There is still another parallel between Aristotle's tragedy and interplanetary cataclysm. It would seem trivial, at first glance, to point out that both in an interplanetary near-collision and in Aristotle's preferred sort of tragedy there is much that is fearful. But there is more to it than that. The Greeks had several words for fear. The sensation of fear was called [Greek text] or, sometimes, [Greek text] or [Greek text]. The expression or manifestation of fear was called [Greek text] (or, in the adjectival form, [Greek text]), which is panic flight from the feared object. This distinction is of at least Homeric vintage. The two basic kinds of fear were early personified as Phobos and Deimos, the monstrous offspring of Ares (Mars), and in the nineteenth century these very names were given to the newly-discovered (or rediscovered) satellites of the planet Mars.
The fear aroused by a tragedy would of course be primarily a sensation of fear (Deimos); there would be no overt manifestation of fear (Phobos), with the audience rushing out of the theater in panic flight. Thus it is peculiar that Aristotle should speak usually of Phobos (that is, [Greek text] or [Greek text]) and much less frequently of Deimos (for example, [Greek text] at 1453b14 or [Greek text] at 1453b30). Velikovsky has observed that sudden, panic flight and mass migrations both by human beings and by animals are among the usual consequences of an interplanetary near-collision and its accompanying destruction.*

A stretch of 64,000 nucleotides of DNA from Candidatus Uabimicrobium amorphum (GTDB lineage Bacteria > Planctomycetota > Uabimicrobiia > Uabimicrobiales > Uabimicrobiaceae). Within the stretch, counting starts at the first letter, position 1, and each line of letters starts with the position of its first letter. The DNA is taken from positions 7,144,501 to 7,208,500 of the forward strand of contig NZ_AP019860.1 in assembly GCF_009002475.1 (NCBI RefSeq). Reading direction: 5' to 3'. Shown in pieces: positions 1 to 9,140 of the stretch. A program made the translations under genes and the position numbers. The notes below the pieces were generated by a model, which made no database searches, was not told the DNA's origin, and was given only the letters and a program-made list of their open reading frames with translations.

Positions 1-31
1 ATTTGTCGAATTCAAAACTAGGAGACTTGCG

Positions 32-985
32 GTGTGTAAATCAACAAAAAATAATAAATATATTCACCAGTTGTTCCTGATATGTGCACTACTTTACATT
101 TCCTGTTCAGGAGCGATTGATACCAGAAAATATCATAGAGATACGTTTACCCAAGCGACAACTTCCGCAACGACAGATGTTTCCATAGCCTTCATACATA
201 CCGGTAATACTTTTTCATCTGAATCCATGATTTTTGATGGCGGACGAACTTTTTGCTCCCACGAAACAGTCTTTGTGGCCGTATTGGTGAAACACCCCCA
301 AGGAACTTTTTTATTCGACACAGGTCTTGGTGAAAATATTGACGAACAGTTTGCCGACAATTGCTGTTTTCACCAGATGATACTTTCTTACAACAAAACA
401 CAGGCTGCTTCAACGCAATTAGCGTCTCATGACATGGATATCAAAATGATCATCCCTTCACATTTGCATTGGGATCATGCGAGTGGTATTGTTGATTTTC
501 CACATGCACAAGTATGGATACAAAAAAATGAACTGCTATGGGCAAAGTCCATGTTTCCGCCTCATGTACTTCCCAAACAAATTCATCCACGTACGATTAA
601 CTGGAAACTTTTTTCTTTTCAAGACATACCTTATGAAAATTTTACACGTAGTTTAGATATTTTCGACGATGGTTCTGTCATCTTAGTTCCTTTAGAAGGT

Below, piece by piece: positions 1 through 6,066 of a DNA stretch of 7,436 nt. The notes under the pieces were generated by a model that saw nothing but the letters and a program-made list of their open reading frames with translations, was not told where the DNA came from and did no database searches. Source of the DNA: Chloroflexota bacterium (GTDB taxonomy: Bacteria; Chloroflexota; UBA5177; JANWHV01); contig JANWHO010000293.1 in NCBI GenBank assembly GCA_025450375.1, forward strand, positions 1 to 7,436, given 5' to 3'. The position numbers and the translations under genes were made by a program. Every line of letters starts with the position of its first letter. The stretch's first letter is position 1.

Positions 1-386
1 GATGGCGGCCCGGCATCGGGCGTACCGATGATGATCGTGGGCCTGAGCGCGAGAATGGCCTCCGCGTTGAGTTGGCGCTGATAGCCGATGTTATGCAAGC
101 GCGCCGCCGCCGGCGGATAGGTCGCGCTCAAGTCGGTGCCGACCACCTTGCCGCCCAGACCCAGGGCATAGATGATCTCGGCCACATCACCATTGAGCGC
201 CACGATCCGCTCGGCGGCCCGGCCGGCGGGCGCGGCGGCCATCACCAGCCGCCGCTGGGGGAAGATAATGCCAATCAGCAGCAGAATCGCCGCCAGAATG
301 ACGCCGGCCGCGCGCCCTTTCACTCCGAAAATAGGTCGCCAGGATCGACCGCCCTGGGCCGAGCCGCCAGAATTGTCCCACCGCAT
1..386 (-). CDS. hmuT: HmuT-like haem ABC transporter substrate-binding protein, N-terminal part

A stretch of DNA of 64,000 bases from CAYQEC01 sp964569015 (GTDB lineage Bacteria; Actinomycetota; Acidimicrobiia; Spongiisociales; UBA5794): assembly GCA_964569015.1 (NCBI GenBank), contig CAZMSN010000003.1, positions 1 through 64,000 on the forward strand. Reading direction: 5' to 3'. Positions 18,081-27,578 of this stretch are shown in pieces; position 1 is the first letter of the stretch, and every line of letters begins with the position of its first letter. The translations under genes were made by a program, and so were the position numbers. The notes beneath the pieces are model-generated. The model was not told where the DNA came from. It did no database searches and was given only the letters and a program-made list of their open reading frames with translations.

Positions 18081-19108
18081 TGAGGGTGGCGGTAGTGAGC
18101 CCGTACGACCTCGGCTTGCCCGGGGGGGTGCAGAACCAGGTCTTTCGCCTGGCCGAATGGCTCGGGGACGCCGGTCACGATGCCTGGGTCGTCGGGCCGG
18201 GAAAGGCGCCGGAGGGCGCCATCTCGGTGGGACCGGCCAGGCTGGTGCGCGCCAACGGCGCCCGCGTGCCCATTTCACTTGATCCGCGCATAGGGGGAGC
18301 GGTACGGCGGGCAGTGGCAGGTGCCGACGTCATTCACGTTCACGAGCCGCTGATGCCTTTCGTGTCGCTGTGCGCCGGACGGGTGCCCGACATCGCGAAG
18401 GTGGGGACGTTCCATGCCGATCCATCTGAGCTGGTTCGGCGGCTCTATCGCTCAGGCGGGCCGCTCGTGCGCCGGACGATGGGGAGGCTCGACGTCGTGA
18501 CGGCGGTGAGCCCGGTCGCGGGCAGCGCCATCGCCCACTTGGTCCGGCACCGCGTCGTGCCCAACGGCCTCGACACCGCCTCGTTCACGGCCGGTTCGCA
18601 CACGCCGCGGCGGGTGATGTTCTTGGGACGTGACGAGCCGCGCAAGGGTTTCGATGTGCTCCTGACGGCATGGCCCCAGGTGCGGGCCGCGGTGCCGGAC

Thus, even Aristotle's choice of words may be significant here. He has many words available to him. Why does he favor words that are more appropriate to cosmic catastrophes than to tragic theater? Perhaps here, as in so many other respects, his theory of tragedy is designed to reflect the characteristics of a cosmic catastrophe, one of which is that it leads to panic flight by the survivors.
* * *
"These then are the rules the poet should observe",(27) says Aristotle. One wonders if Aristotle has not left himself open to the same sort of charges that Glaucon made against certain critics and that Aristotle strongly endorses: